After last week’s sublime 3-0 victory in Turin, Real Madrid are expected to finish the job against Juventus in Wednesday’s second leg. No team has ever overturned a 3-0 home defeat in Europe and the reigning Spanish, European and world champions are favourites to reach an eighth consecutive semi-final and retain a trophy they have lifted in three of the past four years.
Ronaldo garnered applause from Juventus fans, global headlines and a million memes for his splendid bicycle kick goal, yet he tweeted praise for his team, complete with a group shot, after his bravura performance in Turin.
Ronaldo, who is set to make his 150th Champions League appearance, has long been Madrid's undoubted star, but he is right to emphasise the contribution of the whole team. There are other stars in it, from the oft-criticised Gareth Bale, of whom Madrid legend Jorge Valdano said after Sunday's Madrid derby: "nothing Gareth Bale does is worth €100 million". The cerebral Argentine has never been an admirer of British footballers, but he is not alone in being frustrated by the number of games Bale misses through injury.
Karim Benzema, Tony Kroos, Sergio Ramos and Isco are all Madrid stars, but what of the lesser heralded names? Ronaldo, a man who would rather be told he is the second best player in the world than be substituted, has played more league minutes than any other Madrid player this season, but Costa Rican goalkeeper Keylor Navas is second and Brazilian defensive midfielder Casemiro third.
Madrid are often linked with potential replacements, most frequently David de Gea, but Navas is a fine goalkeeper who made two outstanding saves in Sunday's Madrid derby from Diego Costa and Koke. Navas, 31, isn't as glamorous a name as De Gea, nor is he Spanish, but he is hugely popular with his Madrid teammates and fans.
Navas, who signed from Levante in 2014, the year he was on a three-man short-list for the best goalkeeper at the World Cup in Brazil, has superb reflexes and he also has the trust of his manager Zinedine Zidane, who kept him in the side even when he was going through rough patches.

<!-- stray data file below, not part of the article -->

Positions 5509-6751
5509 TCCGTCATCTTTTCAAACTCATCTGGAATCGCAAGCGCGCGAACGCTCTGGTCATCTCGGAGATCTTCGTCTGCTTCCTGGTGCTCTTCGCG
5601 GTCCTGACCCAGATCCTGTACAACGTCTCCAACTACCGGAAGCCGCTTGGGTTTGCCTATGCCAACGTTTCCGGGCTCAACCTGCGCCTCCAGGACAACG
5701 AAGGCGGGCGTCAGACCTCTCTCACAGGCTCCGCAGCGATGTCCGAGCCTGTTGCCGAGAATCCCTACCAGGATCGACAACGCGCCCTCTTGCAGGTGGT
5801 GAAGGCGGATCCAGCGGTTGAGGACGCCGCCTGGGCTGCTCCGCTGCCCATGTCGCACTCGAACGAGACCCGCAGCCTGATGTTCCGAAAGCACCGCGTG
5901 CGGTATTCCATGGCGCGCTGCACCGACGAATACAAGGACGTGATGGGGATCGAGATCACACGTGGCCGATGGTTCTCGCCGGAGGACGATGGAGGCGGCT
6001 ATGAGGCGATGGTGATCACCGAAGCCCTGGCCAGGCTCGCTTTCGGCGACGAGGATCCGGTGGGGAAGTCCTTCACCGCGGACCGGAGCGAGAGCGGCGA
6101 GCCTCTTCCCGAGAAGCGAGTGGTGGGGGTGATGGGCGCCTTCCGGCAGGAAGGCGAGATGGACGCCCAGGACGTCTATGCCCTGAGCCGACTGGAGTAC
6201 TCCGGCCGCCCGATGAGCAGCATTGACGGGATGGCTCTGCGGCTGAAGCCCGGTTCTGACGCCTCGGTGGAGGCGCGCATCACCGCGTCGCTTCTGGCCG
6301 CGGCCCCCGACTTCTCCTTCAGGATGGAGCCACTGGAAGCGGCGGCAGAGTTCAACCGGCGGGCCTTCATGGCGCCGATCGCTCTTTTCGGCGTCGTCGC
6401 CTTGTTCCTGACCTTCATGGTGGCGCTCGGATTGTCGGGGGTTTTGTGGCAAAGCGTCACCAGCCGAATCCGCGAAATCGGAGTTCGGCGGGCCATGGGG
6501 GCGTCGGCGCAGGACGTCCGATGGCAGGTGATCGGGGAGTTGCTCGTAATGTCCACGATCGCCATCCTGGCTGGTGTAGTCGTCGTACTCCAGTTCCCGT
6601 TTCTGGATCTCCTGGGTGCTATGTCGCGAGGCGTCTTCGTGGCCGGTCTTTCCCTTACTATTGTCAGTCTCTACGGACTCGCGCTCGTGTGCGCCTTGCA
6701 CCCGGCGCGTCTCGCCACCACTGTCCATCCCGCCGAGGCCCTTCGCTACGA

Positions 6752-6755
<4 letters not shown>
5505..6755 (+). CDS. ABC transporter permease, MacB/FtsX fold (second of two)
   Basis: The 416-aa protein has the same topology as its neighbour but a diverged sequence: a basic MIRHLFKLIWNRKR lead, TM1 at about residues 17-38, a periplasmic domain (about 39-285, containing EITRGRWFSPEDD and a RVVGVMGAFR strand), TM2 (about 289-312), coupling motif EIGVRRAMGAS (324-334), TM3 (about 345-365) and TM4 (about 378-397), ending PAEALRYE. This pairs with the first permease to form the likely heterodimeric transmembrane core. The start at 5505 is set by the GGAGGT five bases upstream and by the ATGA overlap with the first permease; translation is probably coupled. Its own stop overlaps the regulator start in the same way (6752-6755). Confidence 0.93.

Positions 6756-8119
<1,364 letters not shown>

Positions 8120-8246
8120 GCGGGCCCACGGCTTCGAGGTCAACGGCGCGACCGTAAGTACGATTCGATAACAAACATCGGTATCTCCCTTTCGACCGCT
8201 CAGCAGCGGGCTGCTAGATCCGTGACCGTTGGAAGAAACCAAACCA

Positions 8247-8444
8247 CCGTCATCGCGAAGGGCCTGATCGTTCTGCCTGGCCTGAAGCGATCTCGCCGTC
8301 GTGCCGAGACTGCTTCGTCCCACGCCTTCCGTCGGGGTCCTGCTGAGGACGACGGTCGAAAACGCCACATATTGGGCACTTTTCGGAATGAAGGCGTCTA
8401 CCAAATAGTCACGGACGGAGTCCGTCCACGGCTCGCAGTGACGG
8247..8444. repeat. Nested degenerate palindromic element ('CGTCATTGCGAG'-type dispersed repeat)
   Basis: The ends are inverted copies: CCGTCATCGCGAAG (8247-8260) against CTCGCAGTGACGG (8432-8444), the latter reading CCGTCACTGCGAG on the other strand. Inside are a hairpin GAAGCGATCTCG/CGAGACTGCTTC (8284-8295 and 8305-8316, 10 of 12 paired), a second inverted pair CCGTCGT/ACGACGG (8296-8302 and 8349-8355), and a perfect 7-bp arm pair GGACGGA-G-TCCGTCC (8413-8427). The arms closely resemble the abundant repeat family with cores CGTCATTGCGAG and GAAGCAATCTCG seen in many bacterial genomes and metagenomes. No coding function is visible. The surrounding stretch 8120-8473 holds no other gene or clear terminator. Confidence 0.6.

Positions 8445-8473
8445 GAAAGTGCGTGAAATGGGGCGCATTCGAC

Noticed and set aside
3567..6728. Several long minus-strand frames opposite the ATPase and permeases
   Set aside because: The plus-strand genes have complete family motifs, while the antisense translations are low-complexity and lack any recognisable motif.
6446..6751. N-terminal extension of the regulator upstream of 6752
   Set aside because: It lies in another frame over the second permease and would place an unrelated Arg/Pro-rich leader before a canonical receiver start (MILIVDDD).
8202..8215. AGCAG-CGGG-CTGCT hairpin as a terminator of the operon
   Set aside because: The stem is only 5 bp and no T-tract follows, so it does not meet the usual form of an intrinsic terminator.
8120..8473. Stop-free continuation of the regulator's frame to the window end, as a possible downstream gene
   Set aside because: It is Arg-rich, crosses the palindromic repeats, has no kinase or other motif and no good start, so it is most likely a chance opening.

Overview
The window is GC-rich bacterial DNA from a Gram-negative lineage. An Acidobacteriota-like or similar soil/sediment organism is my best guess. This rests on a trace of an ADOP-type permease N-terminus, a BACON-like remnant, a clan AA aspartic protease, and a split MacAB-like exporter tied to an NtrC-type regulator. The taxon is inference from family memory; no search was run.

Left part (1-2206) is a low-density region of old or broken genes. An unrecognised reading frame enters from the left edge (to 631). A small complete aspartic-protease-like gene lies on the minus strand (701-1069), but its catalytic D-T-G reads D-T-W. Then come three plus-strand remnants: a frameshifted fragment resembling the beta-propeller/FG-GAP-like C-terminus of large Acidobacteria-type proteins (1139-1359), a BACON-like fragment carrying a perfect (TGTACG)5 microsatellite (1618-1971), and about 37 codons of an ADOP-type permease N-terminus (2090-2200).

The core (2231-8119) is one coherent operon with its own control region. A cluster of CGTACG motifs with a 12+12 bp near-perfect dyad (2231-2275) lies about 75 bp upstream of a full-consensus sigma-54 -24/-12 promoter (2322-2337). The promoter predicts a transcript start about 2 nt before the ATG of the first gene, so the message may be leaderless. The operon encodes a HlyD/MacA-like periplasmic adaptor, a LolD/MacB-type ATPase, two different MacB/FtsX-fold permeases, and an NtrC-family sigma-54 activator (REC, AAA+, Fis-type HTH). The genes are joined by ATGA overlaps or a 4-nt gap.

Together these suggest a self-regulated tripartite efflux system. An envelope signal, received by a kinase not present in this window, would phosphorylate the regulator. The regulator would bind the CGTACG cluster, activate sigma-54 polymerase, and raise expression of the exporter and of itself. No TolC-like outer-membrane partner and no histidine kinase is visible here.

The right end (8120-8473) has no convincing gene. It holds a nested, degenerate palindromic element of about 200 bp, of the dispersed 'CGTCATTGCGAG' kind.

Navas is in his fourth season at Madrid, winning everything and making key saves along the way. When De Gea was linked with another move to Madrid last year, club captain Sergio Ramos spoke to the club president Florentino Perez in support of the quiet, religious Navas.
Asked about his future after Sunday’s game, Navas said, with a smile: “I will go ... but to my house. I’m relaxed, I have two years more at Real Madrid and I want to complete them.”
Casemiro’s success is in part because Zidane believes in him. The Frenchman likes to line up with two defensive midfielders and pushed for the 26-year-old former Sao Paulo player, who spent the 2014/15 season on loan at Porto, converting him from the peripheral player he had been under former manager Rafa Benitez into a key member of his team.
Fans like him too. It helped that when he was considered a weak point against Barcelona’s brilliant attackers in a clasico, he broke up play from Barca’s midfield and front line leading to one newspaper christening him "The Tank".
Casemiro, who joined Madrid at 20 and spent a season in their B team, can play as the base in Madrid’s 4-3-3 or as a defensive two in a 4-4-2. His deep-lying role means that he scores rarely, but he got the winner at Parc de Princes against Paris Saint-Germain last month. He also scored Madrid’s opener against Manchester United in last August’s Uefa Super Cup, when he started as the central midfielder in a 4-3-1-2 formation. The Brazilian has started every Champions League game this season apart from the least important one, a match in Cyprus, which Madrid won 6-0.
Described as Madrid’s "life jacket" in one Spanish newspaper, Casemiro can also play as a central defender and injuries or suspensions to Nacho, Jesus Vallejo and Ramos means he could play there against Juventus at the Bernabeu. Such is the trust in Casemiro, and Navas behind him, nobody at Madrid would flinch at that.
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